All other rodents known to science have chisel-shaped incisors that meet in the front. These teeth grow continuously, and their continuous grinding keeps them sharp and pointed.

All other rodents know to science have molars for grinding down food.

This rodent has neither of these features.

This all sounds bizarre, but this skull belongs to a new species of rat that was discovered on the Indonesian island of Sulawesi.

This animal was just described to science yesterday in the journal Biology Letters.

If one looks closely at the skull, one can see that it has no molars– at all.

This is very weird for a rodent.

It has incisors. The bottom incisors look very much like those of normal rodents, chisel-shaped, but the top incisors are little fangs.

This new species captured by a team of researchers who set up “pitfall traps”– buried buckets that are level with ground that allow small animals to fall in.

The researchers caught two of them, but they didn’t know until they examined the skull of a dead specimen that they had such weird dentition.

These rats live in high-elevation forests that are covered in moss.

The rats have evolved to live entirely on earthworms.

Earthworms aren’t very hard, so the rats have lost their rodent dentition.

Their teeth are now “worm grabbers.”

Their only purpose is to catch the worm, when the rat sucks it out of the ground with its long muzzle.

The species has been give the name Paucidentomys vermidax. Paucidentomys means “few-toothed mouse,” and verimdax means “worm-eater.”

This new species, which has not yet been given a common name, is closely related to the shrew rats that are found only on Sulawesi and the Philippines. Indeed, this animal is itself a new species of shrew rat. Shrew rats are largely insectivorous in their diet. They still have the typical rodent dentition. They have simply evolved into the shrew’s ecological niche.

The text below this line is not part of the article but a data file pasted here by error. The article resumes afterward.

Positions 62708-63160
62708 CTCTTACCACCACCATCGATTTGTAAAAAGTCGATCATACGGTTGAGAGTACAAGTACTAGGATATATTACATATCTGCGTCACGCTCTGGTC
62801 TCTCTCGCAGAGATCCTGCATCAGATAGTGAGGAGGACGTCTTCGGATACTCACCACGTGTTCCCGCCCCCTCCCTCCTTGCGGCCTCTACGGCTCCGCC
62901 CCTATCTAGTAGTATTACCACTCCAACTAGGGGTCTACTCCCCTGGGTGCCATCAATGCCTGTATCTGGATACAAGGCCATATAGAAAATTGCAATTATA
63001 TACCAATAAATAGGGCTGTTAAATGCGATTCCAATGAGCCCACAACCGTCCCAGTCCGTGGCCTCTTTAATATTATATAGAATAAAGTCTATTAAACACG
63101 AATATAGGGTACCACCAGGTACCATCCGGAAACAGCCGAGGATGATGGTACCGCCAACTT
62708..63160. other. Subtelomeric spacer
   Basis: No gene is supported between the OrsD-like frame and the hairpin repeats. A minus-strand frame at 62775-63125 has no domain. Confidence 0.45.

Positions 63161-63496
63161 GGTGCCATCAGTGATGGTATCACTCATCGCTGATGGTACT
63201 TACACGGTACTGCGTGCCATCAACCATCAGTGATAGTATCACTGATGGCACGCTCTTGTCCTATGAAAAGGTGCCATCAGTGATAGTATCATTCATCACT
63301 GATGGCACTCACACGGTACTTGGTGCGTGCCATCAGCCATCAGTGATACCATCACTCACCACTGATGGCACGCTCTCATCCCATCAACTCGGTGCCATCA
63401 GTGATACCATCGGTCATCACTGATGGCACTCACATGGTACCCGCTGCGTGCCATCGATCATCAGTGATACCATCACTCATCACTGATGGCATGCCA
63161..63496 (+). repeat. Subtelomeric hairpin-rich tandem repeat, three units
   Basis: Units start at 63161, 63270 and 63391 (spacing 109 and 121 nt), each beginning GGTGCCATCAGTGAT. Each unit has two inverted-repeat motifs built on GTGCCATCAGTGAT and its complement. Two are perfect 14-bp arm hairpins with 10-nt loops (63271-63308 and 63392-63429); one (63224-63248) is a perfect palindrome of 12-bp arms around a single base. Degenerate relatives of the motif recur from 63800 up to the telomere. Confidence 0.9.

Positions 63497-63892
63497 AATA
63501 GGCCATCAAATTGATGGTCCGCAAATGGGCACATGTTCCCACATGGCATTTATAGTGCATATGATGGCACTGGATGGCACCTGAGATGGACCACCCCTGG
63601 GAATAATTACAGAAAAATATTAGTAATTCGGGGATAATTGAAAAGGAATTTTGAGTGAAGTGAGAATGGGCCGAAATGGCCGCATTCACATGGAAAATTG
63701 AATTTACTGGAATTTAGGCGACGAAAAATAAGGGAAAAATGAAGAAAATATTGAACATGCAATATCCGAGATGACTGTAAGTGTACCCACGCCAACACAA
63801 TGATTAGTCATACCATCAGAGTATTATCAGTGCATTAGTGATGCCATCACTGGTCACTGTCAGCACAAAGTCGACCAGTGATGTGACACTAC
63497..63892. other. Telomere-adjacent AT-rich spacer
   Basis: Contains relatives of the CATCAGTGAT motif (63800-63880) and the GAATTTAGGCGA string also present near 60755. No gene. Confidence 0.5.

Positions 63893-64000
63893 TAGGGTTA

This one, however, has become quite specialized to eating only worms.

It’s really unique among all rodents.

No other species of rodent has evolved such bizarre dentition to accommodate such a specialized diet.

Evolution produces lots of bizarre things.

But this is one of the most bizarre.

From a lineage that has produced the most diverse and successful order of mammals on the planet largely through its peculiar dentition, a species has evolved that has totally lost that defining characteristic of its order.

No longer can we say that all rodents have grinding incisors and molars.

We can only say all rodents but one.

And that’s this little shrew-like creature from Sulawesi.

The few-toothed, worm-eating mouse!





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Northern and southern flying squirrels are interfertile species. I did not know this.

And just as the coyote is a major threat to the red wolf through hybridization, the southern flying squirrel is a threat to the northern species.

West Virginia has a unique subspecies of the northern flying squirrel called the Virginia northern flying squirrel. It is native to the forests of the High Alleghenies.

Now, when I was growing up, I once shared my bedroom with a small colony of southern flying squirrels.  To save them, I made the claim that these were the endangered Virginia northern flying squirrels.

Of course, they weren’t.